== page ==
DAILY MARKET UPDATE - 04 JULY 2019
Merchant West Capital Markets
USD/ZAR 13.9589 | EUR/ZAR 15.7579 | GBP/ZAR 17.5670
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02 July - EC: PPI (y/y) | US: Fed's Williams Speaks on Global Economic and Policy
03 July - SA: Standard Bank South Africa PMI | SACCI Business Confidence | US: MBA Mortgage Applications | Trade Balance | Initial Jobless Claims | Markit US Services PMI
04 July - EC: ECB Chief Economist Lane Speaks in Frankfurt | Retail Sales (y/y) | SA: Electricity Production (y/y) | Electricity Consumption (y/y)
05 July - SA: Gross Reserves | Net Reserves | US - Change in Nonfarm Payrolls
The Rand clawed closer to the 14.00/$ level once again yesterday in late trading as the local unit found some steady ground while other emerging market currencies suffered under global trade tensions. The Rand reached a low of R14.0403/$ yesterday before closing the day at R14.0552/$.
South Africa’s Deputy Finance Minister, Dr David Masondo, spoke again yesterday, but this time addressing concerns surrounding the struggling state-owned entity, Eskom. Masondo said that South Africa’s government would not consider using quantitative easing to help rescue Eskom as it was not likely to work. He said that “Countries that have used quantitative easing had zero percent interest rates and that is not the situation here.” (Absa Capital)
Quiet day expected today due to the US being out for Independence Day celebrations. Also very quiet on the data front with only Eurozone Retail Sales figures being released today.
Eskom - South Africa is weighing extra options to support Eskom, including swapping the financially troubled state power firm's debt for government bonds or ring-fencing it in a special account, a senior treasury official said.Discussions are at an early stage, and it is not yet clear which option will be chosen, he said. Eskom, which supplies more than 90% of the country's electricity, has this year been forced into rolling nationwide power cuts that have eroded growth in an already fragile economy.
President Cyril Ramaphosa has pledged 230 billion rand ($16 billion) of support over the next 10 years but, with the firm operating at a hefty loss, officials say other measures will be needed to make it financially sustainable. Ian Stuart, acting deputy director general for the National Treasury's budget office, said various scenarios including a debt transfer were being considered for resolving the "large and complex" issue, with implications for South Africa's credit rating a key criterion.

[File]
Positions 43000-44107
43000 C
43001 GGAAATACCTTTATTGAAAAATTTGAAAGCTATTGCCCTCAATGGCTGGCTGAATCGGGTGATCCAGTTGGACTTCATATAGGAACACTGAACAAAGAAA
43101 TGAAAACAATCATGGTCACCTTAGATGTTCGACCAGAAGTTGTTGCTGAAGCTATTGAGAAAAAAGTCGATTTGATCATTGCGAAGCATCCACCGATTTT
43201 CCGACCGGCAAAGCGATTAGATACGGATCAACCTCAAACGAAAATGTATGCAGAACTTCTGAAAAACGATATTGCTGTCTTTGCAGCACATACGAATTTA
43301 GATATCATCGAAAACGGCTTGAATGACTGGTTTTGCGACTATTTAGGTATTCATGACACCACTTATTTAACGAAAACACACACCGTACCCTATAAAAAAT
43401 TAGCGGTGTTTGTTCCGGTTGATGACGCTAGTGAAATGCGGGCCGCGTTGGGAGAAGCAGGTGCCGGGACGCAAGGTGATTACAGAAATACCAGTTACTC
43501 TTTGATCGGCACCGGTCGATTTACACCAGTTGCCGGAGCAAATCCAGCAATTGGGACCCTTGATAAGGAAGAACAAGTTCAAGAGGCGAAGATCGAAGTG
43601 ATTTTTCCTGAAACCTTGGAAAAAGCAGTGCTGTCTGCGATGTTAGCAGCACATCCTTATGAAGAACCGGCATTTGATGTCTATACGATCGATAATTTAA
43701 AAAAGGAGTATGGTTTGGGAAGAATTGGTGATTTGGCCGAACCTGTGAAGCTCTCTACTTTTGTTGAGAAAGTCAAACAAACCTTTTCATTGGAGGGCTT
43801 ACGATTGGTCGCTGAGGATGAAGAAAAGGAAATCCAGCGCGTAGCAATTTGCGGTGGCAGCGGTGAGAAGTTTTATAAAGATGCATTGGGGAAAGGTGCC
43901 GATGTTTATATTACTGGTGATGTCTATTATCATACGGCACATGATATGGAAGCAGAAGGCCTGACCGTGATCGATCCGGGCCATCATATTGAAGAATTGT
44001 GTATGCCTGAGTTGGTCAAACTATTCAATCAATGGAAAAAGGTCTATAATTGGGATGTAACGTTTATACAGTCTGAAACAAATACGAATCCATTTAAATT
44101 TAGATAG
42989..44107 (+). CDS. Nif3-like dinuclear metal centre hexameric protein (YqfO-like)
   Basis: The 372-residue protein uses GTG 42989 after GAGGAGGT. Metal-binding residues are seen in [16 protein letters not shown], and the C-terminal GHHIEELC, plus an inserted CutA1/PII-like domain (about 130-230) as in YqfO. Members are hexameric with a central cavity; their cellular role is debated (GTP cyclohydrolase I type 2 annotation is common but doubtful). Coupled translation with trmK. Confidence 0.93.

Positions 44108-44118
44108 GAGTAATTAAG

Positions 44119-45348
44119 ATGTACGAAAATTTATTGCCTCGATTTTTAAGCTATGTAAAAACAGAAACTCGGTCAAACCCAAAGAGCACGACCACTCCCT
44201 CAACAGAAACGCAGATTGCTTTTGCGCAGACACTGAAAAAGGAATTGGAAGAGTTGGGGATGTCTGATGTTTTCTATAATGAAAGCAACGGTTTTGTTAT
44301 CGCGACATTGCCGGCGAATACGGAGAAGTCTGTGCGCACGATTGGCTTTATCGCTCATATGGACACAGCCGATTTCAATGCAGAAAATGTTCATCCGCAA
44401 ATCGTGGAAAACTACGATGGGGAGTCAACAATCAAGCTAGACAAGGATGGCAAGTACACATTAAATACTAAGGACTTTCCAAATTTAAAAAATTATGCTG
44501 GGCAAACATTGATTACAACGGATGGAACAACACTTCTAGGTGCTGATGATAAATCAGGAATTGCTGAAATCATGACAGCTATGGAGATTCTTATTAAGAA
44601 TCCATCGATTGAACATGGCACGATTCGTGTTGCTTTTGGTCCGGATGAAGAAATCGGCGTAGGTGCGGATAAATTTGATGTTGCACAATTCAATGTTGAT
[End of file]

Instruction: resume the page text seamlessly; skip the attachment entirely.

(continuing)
Moody's, the only major credit agency that still classes South Africa at investment grade, said last year that taking on Eskom debt might under certain circumstances be ratings-neutral for the sovereign. The agency declined to comment on Stuart's remarks.For Eskom, meanwhile, passing on all its debt obligations would probably return the firm to profit.
"We are looking at which option is best both in terms of fiscal costs and support for the reform process," Stuart told Reuters. Support could take the form of ongoing subsidies, or the firm's debt could be moved off its balance sheet to the government or into a special purpose vehicle (SPV). "A switch to South African government bonds will be looked at, but we have to confirm the legalities of each option and implications for ratings agencies," Stuart said.
International Forex - The dollar was on the back foot on Thursday, trading near a one-week low versus the yen as falling Treasury yields fuelled expectations the U.S. Federal Reserve will cut interest rates this month for the first time in a decade. Government bonds are in the middle of a global rally, which has pushed U.S. Treasury yields to the lowest in more than 2-1/2 years and sent European yields to record lows on increasing bets major central banks will cut interest rates to bolster the global economy.
Waning expectations for a quick resolution to the United States-China trade war also hurt sentiment about the dollar. The focus now shifts to U.S. non-farm payrolls data due on Friday, which economists expect to have risen by 160,000 in June, compared with 75,000 in May. Positive payroll data is unlikely to buoy the dollar as expectations for U.S. rate cuts are strong, given low inflation and the fallout from the tariffs the United States and China have imposed on each other's goods."When U.S. yields are this low, you can't expect people to pile in and buy the dollar," said Junichi Ishikawa, senior foreign exchange strategist at IG Securities in Tokyo. “Sentiment is tilted toward testing the dollar's downside. There are expectations for lower rates in Europe and Britain, so it may be easier for the dollar to move versus the yen."
The dollar was little changed at 107.75 yen on Thursday, after touching a one-week low of 107.54 yen on Wednesday. The greenback has fallen 3.5% versus the yen in the past three months amid growing signs the Fed will cut rates at its July 30-31 meeting.Global forex trading likely will be subdued on Thursday as U.S. financial markets are closed for a public holiday.U.S. President Donald Trump's administration said on Wednesday it is scheduling a call with Chinese negotiators next week that would mark the resumption of talks between the two countries. Expectations for a smooth resolution to a dispute have waned after Trump said any agreement would have to be tilted somewhat in favour of the United States.
The euro was little changed at $1.1287 on Thursday, near a two-week low of $1.1268. The common currency has weakened since IMF Managing Director Christine Lagarde, perceived as a policy dove, was nominated as the next European Central Bank president.
*Information sourced from Reuters.com
Range for the day: 13.90 - 14.20